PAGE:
Barbara Vest, director of generation at EnergyUK, says the government should make a start with energy efficiency
As the dust settles on the prime minister’s launch of the 25 Year Environmental Plan, it is abundantly clear that the government is positively shifting policy towards greater environmental protection, mitigating climate change and building a sustainable future.
As is recognised in the 25 Year Environmental Plan, great progress has already been made. Since 1970 sulphur dioxide and nitrogen oxides have fallen by 96% and 69% respectively, and since 1990 greenhouse gas emissions have been cut by 42%. There have also been additional huge successes in the energy sector, particularly in the reduction of costs for various technologies and the avoidance of stranding assets by converting them to low-carbon sources.
Great Britain has for many years provided international leadership in tackling climate change, and Claire Perry MP’s recent announcement of the Powering Past Coal Alliance at COP23 is reflective of this. As positive as this global alliance and international leadership is, there remain lost opportunities – for both the environment and the consumer – much closer to home. The least cost low-carbon technologies still lack a route to market and the rollout of energy-efficiency measures is lacking in the ambition set out in the 25 Year Environmental Plan.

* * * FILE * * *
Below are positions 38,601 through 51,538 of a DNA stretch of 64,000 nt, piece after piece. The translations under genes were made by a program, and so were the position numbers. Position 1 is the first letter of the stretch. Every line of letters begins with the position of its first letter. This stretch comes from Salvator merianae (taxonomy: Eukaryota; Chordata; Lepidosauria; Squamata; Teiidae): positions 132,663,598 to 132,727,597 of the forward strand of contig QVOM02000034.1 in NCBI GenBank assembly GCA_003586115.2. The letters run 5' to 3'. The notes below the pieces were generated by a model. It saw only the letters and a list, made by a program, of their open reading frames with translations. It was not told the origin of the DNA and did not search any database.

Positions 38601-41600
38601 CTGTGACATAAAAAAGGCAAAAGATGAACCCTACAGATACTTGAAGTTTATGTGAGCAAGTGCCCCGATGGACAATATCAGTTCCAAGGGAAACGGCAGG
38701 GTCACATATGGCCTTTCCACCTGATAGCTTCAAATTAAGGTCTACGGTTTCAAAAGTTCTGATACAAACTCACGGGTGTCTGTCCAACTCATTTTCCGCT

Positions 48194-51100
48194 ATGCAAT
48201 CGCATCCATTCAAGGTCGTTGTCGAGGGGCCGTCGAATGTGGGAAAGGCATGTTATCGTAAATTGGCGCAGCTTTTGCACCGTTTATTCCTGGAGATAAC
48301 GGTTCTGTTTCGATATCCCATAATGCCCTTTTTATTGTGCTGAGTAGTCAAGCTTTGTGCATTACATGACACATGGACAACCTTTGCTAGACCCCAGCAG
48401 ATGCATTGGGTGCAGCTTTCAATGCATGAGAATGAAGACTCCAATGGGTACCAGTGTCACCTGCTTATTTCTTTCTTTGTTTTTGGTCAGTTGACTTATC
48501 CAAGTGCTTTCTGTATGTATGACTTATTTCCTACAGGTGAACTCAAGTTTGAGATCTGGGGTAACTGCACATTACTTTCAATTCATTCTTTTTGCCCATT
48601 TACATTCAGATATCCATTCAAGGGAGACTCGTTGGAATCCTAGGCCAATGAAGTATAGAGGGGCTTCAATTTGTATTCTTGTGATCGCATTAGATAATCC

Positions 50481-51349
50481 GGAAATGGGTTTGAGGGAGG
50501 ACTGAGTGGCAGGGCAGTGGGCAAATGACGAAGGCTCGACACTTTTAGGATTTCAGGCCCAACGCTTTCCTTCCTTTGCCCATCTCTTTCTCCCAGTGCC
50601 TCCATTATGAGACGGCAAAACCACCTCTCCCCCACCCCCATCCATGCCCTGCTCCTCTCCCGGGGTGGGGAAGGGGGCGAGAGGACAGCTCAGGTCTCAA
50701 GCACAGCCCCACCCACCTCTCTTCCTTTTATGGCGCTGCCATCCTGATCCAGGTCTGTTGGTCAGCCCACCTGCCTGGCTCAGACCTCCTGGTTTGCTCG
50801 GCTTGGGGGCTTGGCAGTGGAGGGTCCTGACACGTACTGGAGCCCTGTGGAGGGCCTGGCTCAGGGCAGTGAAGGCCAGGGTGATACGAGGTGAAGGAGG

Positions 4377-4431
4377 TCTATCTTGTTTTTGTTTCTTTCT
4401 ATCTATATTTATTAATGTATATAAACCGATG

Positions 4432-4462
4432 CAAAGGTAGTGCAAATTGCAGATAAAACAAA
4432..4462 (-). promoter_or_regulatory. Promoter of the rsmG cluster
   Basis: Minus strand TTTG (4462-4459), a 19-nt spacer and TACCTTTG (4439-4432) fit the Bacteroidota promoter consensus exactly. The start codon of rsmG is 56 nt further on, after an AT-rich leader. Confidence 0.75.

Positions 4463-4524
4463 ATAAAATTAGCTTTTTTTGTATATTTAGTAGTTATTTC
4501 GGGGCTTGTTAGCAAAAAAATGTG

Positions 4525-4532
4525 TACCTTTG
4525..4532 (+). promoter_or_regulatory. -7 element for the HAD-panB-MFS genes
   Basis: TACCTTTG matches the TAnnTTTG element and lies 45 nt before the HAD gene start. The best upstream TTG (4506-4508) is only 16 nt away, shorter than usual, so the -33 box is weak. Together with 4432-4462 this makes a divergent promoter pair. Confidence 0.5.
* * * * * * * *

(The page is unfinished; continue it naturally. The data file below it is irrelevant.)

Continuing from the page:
The Industrial Strategy made some positive moves towards making sure the UK is prepared for a world of electrified transport, but the last hurdle in decarbonisation remains – heat. We are approaching critical junctures where decisions must be made on the future of gas and the decarbonisation of heat.
Furthermore the five-year review of Electricity Market Reform provides the government with an opportunity to build on this environmental statement by making the Capacity Market entirely technology neutral and reaffirming the commitment to the CfD regime. These two policies have, to date, driven competitive cost reductions, reduced emissions and delivered security of supply cheaply and effectively.
We also believe that the government has a chance to kick-start a sustainable able-to-pay energy-efficiency market through a combination of regulation, incentives and funding mechanisms to engage with different consumer groups. These incentives, if combined with an effective government education campaign, should trigger demand in the market while other mechanisms can support the most vulnerable in society.
The GB energy industry is playing a vital role in building a lasting and sustainable energy future, but there is much more government should do to address the missed opportunities I’ve outlined. It is critical that we now develop a more ambitious policy and regulatory framework to mitigate the impacts of climate change and protect our environment for future generations at the least cost to consumers.